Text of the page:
Peter Parker finds a clue that might help him understand why his parents disappeared when he was young. His path puts him on a collision course with Dr. Curt Connors, his father's former partner.
Twilight in spandex? Well, perhaps, although it’s this radically different approach to Stan Lee and Steve Ditko’s crimefighter, who celebrates his 50th birthday this year, that makes Sony Pictures' reboot worthwhile.
Marc Webb's successful synthesis of action and emotion, together with a terrific performance by Andrew Garfield, means that this Spider-Man is as enjoyable as it is impressive.
It isn’t perfect but this reboot’s wins outweigh its wobbles. The leads charm, the action crackles and the grooves are well-laid for part two. Untold story? Next time, then.
Deja vu all over again.
Affection for the characters carries the day, however, and with its high caliber cast the prospect of a sequel is not unwelcome.
Garfield and Stone are sweet together, but once Ifans turns reptilian and the CGI starts to bully the screen you feel this film has already shot its bolt. "With great power comes great responsibility" is how Peter's Uncle Ben warned him of trials to come. The studio sees it differently: with great power comes the chance to relaunch a superhero franchise, audience memory go hang.
The 3D ought to lighten the tedium of the final, CGI-heavy act, but it doesn't. Most of the fun of the Spider-Man story has always been in the set up, and so it proves here.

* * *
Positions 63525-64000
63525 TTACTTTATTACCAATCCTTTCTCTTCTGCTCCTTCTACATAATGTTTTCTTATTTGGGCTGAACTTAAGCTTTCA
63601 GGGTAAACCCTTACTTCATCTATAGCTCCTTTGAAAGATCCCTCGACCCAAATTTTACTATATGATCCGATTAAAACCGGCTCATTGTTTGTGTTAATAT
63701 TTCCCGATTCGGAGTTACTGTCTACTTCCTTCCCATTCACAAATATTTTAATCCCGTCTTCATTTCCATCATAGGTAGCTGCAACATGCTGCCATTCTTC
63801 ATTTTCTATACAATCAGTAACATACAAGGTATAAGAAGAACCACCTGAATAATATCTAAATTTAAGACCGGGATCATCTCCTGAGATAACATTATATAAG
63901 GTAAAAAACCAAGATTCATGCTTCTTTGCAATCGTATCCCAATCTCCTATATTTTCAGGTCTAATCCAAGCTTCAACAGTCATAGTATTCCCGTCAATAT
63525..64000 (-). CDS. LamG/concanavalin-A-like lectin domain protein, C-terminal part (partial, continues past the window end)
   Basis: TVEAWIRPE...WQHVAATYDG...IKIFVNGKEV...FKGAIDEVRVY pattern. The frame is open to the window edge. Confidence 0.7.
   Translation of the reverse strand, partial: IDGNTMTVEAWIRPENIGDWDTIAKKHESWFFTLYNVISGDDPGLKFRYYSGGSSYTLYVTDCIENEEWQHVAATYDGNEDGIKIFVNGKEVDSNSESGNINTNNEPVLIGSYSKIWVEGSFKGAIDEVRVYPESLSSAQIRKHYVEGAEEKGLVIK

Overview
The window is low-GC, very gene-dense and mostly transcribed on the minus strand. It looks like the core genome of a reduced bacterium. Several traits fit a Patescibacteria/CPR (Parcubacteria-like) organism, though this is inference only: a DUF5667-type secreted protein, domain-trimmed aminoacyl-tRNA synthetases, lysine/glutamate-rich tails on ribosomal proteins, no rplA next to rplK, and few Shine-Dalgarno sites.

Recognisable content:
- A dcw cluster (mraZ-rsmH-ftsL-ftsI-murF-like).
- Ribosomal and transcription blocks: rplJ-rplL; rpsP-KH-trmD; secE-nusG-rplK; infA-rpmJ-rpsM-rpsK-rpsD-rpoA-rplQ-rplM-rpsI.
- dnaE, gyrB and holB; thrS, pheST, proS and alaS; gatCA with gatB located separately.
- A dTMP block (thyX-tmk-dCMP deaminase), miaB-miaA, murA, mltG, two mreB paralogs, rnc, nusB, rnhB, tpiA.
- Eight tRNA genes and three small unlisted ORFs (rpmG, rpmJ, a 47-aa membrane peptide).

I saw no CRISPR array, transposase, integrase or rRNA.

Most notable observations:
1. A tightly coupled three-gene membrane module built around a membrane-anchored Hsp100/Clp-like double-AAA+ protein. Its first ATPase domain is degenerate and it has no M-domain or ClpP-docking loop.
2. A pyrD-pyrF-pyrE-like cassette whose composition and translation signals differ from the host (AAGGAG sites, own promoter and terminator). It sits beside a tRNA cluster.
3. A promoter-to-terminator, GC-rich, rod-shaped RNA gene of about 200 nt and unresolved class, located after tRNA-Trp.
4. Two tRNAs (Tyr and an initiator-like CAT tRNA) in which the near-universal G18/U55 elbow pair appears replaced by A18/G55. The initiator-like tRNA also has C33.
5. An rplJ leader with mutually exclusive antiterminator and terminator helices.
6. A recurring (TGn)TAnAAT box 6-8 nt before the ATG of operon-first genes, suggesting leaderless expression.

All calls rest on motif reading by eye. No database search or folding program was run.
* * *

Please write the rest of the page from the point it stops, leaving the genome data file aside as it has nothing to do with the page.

Overall, Spidey satisfies but never soars.
Webb compensates by maintaining a brisk pace, dropping in some suitably spectacular set pieces and making the most of the film's biggest asset, Garfield himself, who justifies the faith placed in him by immediately making the character his own.
I’m all for superheroes with rich emotional lives, but when the synthesis of action and emotion is lopsided, you can’t help feeling the picture has lost some of the iconic qualities of the comic book.
It's darker and less kitsch than Raimi's trilogy, but Spider-Man himself (Andrew Garfield) has got his sense of humour back, quipping mid-fight just as he does in the comics.
For all its action sequences and swoops and swings, I found it hard to get remotely excited by The Amazing Spider-Man. It exists in a vacuum of familiarity and although Garfield's twitchy, spiky playing of Peter Parker brings new shades, this is hardly a re-reading of Hamlet.
Graced with great performances from Garfield and Stone, The Amazing Spider-Man is a rare comic-book flick that is better at examining relationships than superheroism. If it doesn’t approach the current benchmark of Avengers Assemble, it still delivers a different enough, enjoyable origin story to live comfortably alongside the Raimi era.
It is amazing how potent and entertaining the Spider-Man myth continues to be.
The Bond films (at least until recently) never felt the need to tediously explain the character’s origins every time a new face was brought in, so why does The Amazing Spider-Man? Just because the superhero template remains the same, doesn’t mean the adventures have to follow suit.
There’s a new Webb-slinger in town – and he’s here to stay.
The strength of this film is in its pacing, investing real time in developing a personality, however far fetched it is. It's one you care for and that’s something special effects can't quite replace yet.
With a fine, enthusiastic cast, a chance to take a slightly different approach to the material, and millions of dollars at his disposal, Webb had everything going for him yet was at the same time being set up for a fall by many critics and fans. His Spider-Man film is a competent effort that ensures the franchise - and his reputation - are safe. It's just a shame it doesn't soar.
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General release. Check local listings for show times.